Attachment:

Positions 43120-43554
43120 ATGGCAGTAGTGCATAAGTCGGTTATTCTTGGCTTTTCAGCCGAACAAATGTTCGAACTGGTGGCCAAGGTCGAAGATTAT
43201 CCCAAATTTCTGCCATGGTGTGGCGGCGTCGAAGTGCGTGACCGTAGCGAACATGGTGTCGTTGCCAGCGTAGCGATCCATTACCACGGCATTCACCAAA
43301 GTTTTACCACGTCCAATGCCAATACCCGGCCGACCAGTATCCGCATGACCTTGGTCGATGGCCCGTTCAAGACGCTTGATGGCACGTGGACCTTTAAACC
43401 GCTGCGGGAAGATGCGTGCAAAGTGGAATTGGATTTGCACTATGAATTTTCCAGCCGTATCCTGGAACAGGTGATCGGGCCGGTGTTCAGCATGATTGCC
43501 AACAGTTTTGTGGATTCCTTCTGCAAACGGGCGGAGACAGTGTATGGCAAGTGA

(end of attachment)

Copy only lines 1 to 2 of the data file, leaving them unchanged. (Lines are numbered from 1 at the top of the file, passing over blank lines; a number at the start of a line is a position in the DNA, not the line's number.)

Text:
Positions 43120-43554
43120 ATGGCAGTAGTGCATAAGTCGGTTATTCTTGGCTTTTCAGCCGAACAAATGTTCGAACTGGTGGCCAAGGTCGAAGATTAT